1 Jan 2017–31 Dec 2021
University of Turku
Craig Primmer is interested in studying the relationship of phenotype to genotype at the molecular level as well as the genetic architecture of age at maturity, a life-history trait with important implications for adaptation in natural populations.
This is a globally unique research project that is largely based on a study published in Nature magazine in 2015, in which Primmer and his team reported that a single gene (VGLL3) explained 40 per cent of the variation in sea-age at maturity in the Atlantic salmon. This was a surprising result, since it was previously thought that life-history traits are regulated by several genes.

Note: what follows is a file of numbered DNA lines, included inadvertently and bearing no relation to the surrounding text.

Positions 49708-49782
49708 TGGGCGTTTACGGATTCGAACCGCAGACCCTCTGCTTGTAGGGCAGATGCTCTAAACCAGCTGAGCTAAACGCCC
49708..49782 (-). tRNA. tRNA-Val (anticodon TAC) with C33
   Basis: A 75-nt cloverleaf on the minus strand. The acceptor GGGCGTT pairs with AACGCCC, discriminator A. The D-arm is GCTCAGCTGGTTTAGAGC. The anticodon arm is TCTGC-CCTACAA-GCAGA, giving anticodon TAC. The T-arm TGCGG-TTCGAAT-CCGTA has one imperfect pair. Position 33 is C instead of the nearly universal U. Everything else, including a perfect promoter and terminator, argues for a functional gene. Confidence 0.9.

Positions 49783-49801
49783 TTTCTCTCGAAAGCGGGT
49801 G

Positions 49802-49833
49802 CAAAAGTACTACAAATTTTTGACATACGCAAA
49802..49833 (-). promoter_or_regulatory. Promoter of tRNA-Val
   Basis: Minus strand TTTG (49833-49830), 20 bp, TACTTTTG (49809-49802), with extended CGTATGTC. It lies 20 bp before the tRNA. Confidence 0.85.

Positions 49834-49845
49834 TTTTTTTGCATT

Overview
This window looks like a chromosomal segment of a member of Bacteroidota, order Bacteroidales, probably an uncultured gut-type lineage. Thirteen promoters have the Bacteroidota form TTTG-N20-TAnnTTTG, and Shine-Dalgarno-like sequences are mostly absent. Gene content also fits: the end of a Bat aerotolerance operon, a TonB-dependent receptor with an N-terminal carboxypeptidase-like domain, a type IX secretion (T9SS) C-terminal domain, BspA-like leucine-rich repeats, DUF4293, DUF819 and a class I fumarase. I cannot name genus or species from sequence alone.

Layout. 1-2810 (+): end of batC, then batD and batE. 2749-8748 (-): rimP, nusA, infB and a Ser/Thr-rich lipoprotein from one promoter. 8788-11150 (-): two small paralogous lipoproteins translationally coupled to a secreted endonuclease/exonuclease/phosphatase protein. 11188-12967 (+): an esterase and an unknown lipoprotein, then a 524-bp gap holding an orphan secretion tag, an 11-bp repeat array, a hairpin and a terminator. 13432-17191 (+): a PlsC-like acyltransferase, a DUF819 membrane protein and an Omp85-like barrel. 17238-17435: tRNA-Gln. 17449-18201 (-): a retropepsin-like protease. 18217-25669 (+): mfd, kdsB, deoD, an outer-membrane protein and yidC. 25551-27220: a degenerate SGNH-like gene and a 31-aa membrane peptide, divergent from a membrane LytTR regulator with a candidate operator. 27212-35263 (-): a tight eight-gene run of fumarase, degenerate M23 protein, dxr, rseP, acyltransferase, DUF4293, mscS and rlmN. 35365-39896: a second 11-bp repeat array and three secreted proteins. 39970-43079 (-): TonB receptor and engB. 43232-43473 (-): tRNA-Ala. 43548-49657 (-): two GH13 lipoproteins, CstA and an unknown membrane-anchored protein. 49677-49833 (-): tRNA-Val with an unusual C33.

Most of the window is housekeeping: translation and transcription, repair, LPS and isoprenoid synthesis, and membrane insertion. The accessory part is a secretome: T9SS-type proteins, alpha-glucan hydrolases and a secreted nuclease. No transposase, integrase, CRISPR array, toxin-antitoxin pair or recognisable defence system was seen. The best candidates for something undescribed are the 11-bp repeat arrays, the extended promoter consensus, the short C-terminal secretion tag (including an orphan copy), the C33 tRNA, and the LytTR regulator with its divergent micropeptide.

Primmer’s Academy Professor project will involve a pioneering combination of modelling and experimental work in an attempt to predict the impact of environmental change on the life-history traits of salmon. This research will provide important insights and information for fisheries management,and yield fundamental information about how the reduction in age at maturity in response to fishing can be prevented. Reduced age at maturity leads to declining fish sizes, smaller catches and lower catch values. The results are also important for puberty research in that the VGLL3 gene also affects age at maturity in humans.
Craig Primmer also served as Academy Professor in 2011–2015.